High school student CJ Harris has been responding well to cannabis treatment for his epilepsy. But school rules prohibit taking his medication on campus. The rule has forced additional debate over Georgia’s medical marijuana laws, which have already caused controversy, and CJ is being used an example.
CJ is able to play sports and travel with his high school basketball team, but his epilepsy could surface at any time. “I wake up every morning and I pray, ‘Please don’t let nothing happen today. Please don’t let nothing happen today,’” said CJ. After prescription drugs failed to control CJ’s seizures, he began a cannabis treatment regimen in January.
Curtis Harris, CJ’s father, said,
“He’s going from having two seizures a month or one seizure a month, and now he hasn’t had any? That’s like, wow.”
But taking take a lunchtime dose of cannabis oil means CJ has to leave the school’s campus in order to take his life-saving treatment. “So I’ve got to come pick him up every day, check him out of school, bring him to the house,” said Harris.
A statement by the Houston County Board of Education reiterated school policy. “Per the Safe and Drug Free Schools federal law, the oil may not be brought onto school grounds.” Schools that allow medical marijuana on campus risk losing vital federal funding. Harris also mentioned that the private school his son was previously enrolled in allowed medical marijuana on campus.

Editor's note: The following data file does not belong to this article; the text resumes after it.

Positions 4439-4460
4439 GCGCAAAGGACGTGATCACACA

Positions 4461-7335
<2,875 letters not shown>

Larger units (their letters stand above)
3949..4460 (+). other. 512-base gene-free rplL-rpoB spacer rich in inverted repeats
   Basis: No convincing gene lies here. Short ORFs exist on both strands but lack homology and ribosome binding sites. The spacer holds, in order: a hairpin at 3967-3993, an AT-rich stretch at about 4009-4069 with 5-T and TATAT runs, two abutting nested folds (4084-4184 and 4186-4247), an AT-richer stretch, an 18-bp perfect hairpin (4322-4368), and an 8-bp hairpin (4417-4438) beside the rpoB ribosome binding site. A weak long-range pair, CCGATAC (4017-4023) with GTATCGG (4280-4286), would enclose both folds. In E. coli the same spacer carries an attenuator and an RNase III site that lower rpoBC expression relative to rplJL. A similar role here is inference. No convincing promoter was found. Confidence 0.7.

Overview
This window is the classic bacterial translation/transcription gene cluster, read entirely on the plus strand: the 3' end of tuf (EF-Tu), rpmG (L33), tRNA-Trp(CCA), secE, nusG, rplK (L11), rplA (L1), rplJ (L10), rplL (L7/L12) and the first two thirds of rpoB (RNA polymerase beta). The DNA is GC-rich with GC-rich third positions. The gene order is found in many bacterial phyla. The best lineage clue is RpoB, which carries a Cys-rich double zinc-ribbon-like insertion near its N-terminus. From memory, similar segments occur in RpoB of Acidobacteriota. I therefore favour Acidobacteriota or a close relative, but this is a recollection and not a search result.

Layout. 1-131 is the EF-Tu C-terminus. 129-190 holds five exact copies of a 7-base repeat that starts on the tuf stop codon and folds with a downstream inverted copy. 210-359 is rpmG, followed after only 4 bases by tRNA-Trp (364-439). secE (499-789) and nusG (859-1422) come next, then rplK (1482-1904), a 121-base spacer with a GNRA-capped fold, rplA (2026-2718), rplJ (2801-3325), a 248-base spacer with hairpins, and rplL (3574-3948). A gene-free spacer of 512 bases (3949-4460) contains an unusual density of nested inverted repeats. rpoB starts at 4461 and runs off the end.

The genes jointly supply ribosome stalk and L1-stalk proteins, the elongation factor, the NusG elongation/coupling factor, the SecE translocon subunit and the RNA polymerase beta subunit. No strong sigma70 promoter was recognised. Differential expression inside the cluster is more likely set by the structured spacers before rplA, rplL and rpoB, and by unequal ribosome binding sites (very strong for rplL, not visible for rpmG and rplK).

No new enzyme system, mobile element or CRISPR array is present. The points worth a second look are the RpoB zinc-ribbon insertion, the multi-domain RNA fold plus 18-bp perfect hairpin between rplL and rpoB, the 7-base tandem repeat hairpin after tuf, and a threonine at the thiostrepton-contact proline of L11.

When medical marijuana was legalized in Georgia in 2015, the program was limited to low-THC treatments reserved for patients with eight qualifying conditions. The biggest problem was access, since the law only legalized cannabis oil and did not set up any sort of regulatory agency or provide framework for a cannabis industry. Patients and parents of sick children have been forced to travel to other states to obtain cannabis medications, risking federal prosecution for drug trafficking.
Georgia state Rep. Allen Peake (R), who has spearheaded Georgia’s medical marijuana legislation, expects that the clashing of state and federal law will continue. “CJ’s case is not going to be isolated,” he said. “There are kids all over the state who are going to be facing the same issue, particularly now that autism is added to the list of qualifying conditions.” Peake has actually gone under the radar to help obtain the cannabis oil on behalf of registered medical marijuana patients in Georgia. While Peake said he would like schools to change their policies in the best interests of their students, the loss of federal funding can devastate a public school’s budget.
State bill SB 16, which passed earlier this year, expanded the number of qualifying conditions but still neglected to provide an in-state source for medical marijuana. Roughly 1700 patients are enrolled in the state program.
Even if the state manages to develop a thriving medical marijuana program that allows cannabis oil to be manufactured in the state, prohibiting medical marijuana treatment on school campuses still puts children at risk, especially those that could end a child’s life in an instant.
“It’s hard because you don’t know if this is your last breath your child is taking. You just don’t know,” said Harris.